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England's Euro 2012 Crusade
|Sport||Thu, 03 May 2012||Tweet|
On the 8th June 2012 the UEFA European tournament will begin in Poland-Ukraine with 16 of the continents best teams grappling for a shot at the coveted title. Four years ago Spain won the championship as their first achievement towards world football domination. They were a team favored by the bookies from the start and their victory was confirmed as a deserving win two years later when they beat Holland 1=0 in an aggressive final at the FIFA World Cup in South Africa. With preparations well under way and stadiums already being stocked with hot-dogs for hungry fans, the question on every Englishman mind is: will England crash and burn or will they bring back the gold?
The English national side has been dusting down its rather empty trophy cabinet for a while now. They have never won the Euros and their last true victory on an international podium was back in the golden year of 1966. The English Premier League is said to be the most ludicrous and most successful footballing league in the world, as well as being the dream destination for world-class players seeking enormous salaries. However the English national side is far from that; plagued by eccentric Italian coaches, wife-cheating, racism, young talent not ripe for the world stage and old veterans being knocked to the ground by the likes of Robben and Villa, England has had a nightmare on the international pitches, despite being ranked 7th in the world.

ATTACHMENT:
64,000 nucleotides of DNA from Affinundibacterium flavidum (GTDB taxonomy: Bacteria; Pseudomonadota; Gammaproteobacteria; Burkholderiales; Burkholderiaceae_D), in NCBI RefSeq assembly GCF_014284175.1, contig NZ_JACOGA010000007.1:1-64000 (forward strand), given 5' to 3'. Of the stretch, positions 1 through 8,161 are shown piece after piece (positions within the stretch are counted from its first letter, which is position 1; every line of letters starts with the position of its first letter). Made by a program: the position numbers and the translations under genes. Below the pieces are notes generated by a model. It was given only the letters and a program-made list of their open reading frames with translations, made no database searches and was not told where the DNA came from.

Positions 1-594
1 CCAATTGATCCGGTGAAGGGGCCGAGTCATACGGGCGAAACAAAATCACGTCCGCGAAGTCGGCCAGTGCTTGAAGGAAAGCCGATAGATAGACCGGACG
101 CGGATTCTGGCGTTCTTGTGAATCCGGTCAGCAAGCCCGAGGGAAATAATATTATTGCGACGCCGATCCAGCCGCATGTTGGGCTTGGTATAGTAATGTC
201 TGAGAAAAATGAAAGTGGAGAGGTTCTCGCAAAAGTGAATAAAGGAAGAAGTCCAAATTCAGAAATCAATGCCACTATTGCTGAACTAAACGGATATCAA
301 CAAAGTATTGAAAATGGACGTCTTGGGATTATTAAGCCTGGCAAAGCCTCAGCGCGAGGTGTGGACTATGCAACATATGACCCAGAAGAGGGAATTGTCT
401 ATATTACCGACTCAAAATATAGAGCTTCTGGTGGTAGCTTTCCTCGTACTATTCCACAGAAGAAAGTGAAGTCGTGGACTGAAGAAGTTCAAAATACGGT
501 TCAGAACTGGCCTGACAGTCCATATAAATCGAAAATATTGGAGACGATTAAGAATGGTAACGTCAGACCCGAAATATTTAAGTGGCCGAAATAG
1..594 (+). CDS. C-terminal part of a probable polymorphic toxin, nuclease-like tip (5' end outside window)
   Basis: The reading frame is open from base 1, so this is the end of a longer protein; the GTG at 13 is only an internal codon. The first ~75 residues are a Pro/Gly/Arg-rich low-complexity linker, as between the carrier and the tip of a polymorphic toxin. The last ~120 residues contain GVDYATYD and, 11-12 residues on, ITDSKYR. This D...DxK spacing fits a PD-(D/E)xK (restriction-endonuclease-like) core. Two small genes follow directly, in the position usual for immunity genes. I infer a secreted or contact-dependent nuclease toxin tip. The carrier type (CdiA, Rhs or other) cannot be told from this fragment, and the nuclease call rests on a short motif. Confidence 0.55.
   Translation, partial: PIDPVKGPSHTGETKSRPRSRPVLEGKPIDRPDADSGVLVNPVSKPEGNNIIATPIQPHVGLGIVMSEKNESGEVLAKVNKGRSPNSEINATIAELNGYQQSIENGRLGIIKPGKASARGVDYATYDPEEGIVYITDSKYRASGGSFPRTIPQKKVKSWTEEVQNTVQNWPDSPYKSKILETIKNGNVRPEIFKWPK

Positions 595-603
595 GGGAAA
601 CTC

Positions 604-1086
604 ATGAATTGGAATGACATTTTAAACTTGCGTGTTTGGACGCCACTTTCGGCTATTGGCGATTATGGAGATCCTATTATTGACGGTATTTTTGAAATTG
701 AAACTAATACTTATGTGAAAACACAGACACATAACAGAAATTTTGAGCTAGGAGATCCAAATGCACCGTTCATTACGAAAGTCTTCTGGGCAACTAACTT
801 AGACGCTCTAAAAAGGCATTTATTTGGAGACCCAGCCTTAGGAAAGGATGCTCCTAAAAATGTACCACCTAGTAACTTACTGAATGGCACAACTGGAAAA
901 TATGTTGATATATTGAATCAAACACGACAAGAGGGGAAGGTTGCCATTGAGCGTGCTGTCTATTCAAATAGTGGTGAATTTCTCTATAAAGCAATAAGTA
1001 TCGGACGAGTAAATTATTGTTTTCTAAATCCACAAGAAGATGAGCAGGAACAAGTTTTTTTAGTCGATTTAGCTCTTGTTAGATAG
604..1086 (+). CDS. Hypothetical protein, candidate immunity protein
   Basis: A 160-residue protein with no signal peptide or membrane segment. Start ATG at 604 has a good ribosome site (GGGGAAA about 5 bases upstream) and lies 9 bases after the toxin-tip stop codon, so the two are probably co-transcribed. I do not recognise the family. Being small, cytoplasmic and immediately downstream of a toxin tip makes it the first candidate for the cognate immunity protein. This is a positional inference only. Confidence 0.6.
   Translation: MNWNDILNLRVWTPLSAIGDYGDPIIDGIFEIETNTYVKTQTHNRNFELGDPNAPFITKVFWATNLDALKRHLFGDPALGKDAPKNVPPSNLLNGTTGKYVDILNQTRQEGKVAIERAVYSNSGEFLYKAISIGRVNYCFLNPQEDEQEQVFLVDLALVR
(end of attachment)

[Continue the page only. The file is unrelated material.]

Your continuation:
Nevertheless, perhaps it is a new dawn for English football. With a new manager taking the throne (preferably one that can speak basic English) and young (but not too young) talents, such as Phil Jones and Joe Hart, stepping up to the mark, England will have a chance at winning the Euro 2012 title. It would also be unfair to say that England were totally redundant at the 2010 World Cup. They were cheated out of a crucial goal against Germany and Rob Green may as well have been dyspraxic. The squad has now changed and England are looking strong.
On an entirely different note, I very much look forward to seeing an influx of tourism and wealth to Ukraine and Poland. The Eastern European pair have suffered a “grey patch” since the fall of the Soviet Union and are most certainly not considered a holiday hot spot. It is a great thing that such a tournament can put a spotlight on these two football-loving nations. Keeping the game exclusively in the wealthy west of Europe would neglect the fact that all nations deserve a chance to host a tournament that unites football across Europe.
Photos: totalfootballer.com; uefa.com